Nothing to say, badly said

Novocaine, written and directed by David Atkins Sidewalks of New York, written and directed by Edward Burns

By David Walsh
28 November 2001

These are essentially pointless and witless films about which it is no great pleasure to write. They have little to say and say that badly.

In Novocaine Steve Martin plays Frank Sangster, a dentist in the Midwest, a middle class citizen of the most conventional sort. He becomes involved with a woman who steals narcotics and subsequently her brother who sells them. The film goes from one implausibility to another. Sangster ends up stabbing the psychotic brother in the hand with a knife and escaping from police across the rooftop of a motel.

It would be an excellent idea if the term film noir were banned from cinema language for a specified period of time and if aspiring filmmakers were forbidden to see films from the late 1940s and 1950s. They derive entirely incorrect ideas from the latter. The point has been made before, but apparently it needs repeating. The dentist or bank clerk in 1948 had lived through the Depression and very probably participated in World War II. For better or worse, he had been through powerful events, known hardship, perhaps carried a gun in combat.

The middle class citizen in 2001 has a different history. Titanic events may lie ahead, but not immediately behind. A real-life Sangster would have called the authorities and had done with it twenty minutes into the film. Nothing that follows is believable or appealing.

Writer/director David Atkins’ principal claim to fame is that he wrote the screenplay for Emir Kusturica’s only English-language film, Arizona Dream (1993). On the basis of a viewing of this new film, the connection with Kusturica, a talented if eccentric filmmaker, seems largely accidental. The beginning, middle and end are foolish. The timing is off, the entire work feels amateurish.

The director cannot seem to make up his mind about anything. At moments the film is a send-up with its tongue firmly planted in its cheek, at others we are apparently to take the melodrama at face value. There are snide bits of satire, mostly concerned with the gauche habits of the suburban middle class. There is, however, far more hope for humanity in the gauchest of suburbanites than in this hapless effort.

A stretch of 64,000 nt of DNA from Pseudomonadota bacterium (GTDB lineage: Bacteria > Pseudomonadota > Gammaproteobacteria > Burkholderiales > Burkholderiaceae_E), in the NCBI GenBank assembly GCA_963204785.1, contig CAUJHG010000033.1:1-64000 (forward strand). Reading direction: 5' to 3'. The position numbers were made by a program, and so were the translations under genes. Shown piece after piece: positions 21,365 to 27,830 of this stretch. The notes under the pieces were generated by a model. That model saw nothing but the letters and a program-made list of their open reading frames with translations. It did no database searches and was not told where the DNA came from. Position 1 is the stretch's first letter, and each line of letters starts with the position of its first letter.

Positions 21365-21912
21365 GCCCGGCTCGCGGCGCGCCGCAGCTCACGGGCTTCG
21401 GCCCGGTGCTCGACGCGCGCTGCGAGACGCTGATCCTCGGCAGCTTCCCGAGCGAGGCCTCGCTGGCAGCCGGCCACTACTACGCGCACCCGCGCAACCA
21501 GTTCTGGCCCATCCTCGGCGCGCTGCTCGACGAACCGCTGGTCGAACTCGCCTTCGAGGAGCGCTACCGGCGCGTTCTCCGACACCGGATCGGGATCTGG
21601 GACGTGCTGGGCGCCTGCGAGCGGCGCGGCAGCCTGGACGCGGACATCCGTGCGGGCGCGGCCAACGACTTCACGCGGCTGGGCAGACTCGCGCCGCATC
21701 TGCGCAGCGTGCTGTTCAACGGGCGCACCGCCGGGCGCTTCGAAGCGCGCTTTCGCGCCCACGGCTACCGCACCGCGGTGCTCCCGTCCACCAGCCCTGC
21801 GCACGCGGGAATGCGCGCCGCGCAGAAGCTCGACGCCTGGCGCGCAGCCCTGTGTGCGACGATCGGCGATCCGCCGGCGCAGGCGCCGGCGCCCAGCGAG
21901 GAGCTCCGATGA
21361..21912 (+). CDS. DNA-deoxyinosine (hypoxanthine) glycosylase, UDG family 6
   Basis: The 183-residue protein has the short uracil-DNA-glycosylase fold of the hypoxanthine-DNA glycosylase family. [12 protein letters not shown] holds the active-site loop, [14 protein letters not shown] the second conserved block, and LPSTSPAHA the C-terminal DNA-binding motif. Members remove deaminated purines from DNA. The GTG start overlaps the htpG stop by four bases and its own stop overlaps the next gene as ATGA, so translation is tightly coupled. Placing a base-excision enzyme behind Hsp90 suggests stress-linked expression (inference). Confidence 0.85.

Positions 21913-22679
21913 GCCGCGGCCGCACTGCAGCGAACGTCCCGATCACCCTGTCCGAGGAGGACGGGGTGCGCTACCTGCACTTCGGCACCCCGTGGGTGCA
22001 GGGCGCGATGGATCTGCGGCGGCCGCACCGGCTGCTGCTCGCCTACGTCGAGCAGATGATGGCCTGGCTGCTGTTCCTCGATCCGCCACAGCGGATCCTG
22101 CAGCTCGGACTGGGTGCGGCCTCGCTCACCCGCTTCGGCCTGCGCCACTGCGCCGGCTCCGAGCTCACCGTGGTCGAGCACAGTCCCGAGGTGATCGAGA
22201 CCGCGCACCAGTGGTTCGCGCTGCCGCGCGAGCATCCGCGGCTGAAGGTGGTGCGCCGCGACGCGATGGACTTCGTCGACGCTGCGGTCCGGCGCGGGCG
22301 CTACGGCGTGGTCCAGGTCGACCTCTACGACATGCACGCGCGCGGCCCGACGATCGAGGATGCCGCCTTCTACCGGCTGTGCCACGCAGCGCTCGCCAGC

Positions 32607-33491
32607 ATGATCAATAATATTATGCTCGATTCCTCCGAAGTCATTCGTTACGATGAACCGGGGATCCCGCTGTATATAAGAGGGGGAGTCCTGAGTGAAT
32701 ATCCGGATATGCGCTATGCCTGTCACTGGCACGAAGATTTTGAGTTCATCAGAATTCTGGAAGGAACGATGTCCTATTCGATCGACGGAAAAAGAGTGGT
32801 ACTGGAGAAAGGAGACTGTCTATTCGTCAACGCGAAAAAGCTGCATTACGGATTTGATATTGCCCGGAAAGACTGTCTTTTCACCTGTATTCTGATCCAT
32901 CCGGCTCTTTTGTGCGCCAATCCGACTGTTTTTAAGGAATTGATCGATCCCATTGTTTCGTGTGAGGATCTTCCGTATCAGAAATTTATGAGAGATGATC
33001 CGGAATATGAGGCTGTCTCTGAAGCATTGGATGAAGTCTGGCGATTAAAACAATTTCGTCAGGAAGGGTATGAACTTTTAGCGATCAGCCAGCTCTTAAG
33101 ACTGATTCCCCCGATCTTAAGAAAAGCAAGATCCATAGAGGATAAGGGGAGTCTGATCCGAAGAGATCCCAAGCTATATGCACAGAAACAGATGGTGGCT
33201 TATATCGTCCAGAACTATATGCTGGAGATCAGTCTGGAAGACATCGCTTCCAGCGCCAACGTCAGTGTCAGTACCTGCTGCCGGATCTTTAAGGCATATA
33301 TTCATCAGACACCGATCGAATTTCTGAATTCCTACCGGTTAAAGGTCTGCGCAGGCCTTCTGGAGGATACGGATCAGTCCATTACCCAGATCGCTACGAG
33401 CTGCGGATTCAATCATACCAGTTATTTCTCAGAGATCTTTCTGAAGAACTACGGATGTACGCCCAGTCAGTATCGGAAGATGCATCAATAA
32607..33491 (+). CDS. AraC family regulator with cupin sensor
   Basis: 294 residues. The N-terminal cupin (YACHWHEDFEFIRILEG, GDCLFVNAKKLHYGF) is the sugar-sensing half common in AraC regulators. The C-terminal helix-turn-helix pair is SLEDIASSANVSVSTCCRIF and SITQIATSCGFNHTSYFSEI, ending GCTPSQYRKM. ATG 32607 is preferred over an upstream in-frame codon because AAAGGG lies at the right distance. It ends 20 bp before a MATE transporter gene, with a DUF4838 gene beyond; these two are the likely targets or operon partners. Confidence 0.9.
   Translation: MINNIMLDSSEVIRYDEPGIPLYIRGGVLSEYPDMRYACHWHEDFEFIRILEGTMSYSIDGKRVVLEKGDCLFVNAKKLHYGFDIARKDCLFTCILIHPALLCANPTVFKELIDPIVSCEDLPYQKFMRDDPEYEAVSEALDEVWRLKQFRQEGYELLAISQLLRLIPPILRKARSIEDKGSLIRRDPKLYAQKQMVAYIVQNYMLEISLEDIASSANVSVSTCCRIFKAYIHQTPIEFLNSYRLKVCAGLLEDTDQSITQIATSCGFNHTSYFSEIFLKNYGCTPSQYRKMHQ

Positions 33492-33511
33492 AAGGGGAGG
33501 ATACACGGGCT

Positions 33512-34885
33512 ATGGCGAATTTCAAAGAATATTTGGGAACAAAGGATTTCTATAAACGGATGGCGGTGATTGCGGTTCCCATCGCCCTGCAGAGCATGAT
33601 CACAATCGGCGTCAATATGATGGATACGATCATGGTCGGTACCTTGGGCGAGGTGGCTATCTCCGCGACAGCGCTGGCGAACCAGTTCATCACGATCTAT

The personalities in the film are not the chief problem. Laura Dern and Helena Bonham Carter are always worth watching. But they are given little that is meaningful to do. The romantic moments between Martin and Carter are resolutely without chemistry and the heavy-handedness of Dern’s final speech, justifying her villainy, would have made a Hollywood screenwriter of another day blush with shame.

The film begins with a series of X-rays. With X-ray technology a radiologist is permitted to see beneath the skin of a human being. Novocaine, unhappily, lives entirely on the surface. And even its little bit of skin is unconvincing.

Edward Burns’ Sidewalks of New York, in its own peculiar way, is perhaps an even less sympathetic piece of work.

It revolves around a few couples or would-be couples in contemporary Manhattan: Tommy (Burns)—an assistant on some piece of tabloid television programming, hosted by a slimy lowlife (Dennis Farina)—encounters an elementary school teacher, Maria (Rosario Dawson), and they begin to see each other; a young woman from Iowa, Ashley (Brittany Murphy), conducting an affair with a married dentist, Griffin (Stanley Tucci), is being pursued by Maria’s old husband, Ben (David Krumholtz); the dentist is married to a real estate broker, Annie (Heather Graham), who happens to start showing Tommy apartments.

Again, the film combines the implausible with the superficial. It is thoroughly unbelievable that Maria and Ben were ever a couple; why Griffin would tire of the glamorous Annie after only a few years of marriage is never explained; one can only wonder how Tommy manages to be so deeply sensitive while working in such a corrupt atmosphere. Etc.

The triviality of these people and their lives is staggering. It’s difficult to recall a single moment of insight into any significant social or psychological process. And we are forced to listen to them prate on for nearly two hours.

Burns (The Brothers McMullen [1995], She’s the One [1996]) manages to be both vulgar and conformist at the same time. The discussion of the characters’ sexual goings-on is distasteful, but Burns, after titillating, turns the work into an argument for fidelity and monogamy. The philandering dentist is a caricature, doomed, of course, to end up unhappy and alone. Young love, impossibly “cute,” triumphs. It’s really dreadful.

And these films fall more or less into the category of “independent” works! Again, one is obliged to ask: independent of what? There is no substantial sense in which either of these films flows against the conventional stream.

As the US and the entire world plunge into uncharted territory, with the promise of vast upheaval, the extraordinary backwardness and irrelevance of a large section of the petty bourgeois intelligentsia makes itself felt with greater and greater force. Precisely that section of the population which considers itself the cleverest and brightest spot in the known universe. People, in other words, who understand nothing about their society or themselves. The truth is that it simply doesn’t matter for the most part what they do. Their ideas are not interesting, their psychology is not interesting, their sexuality is not interesting, and their art is not interesting.

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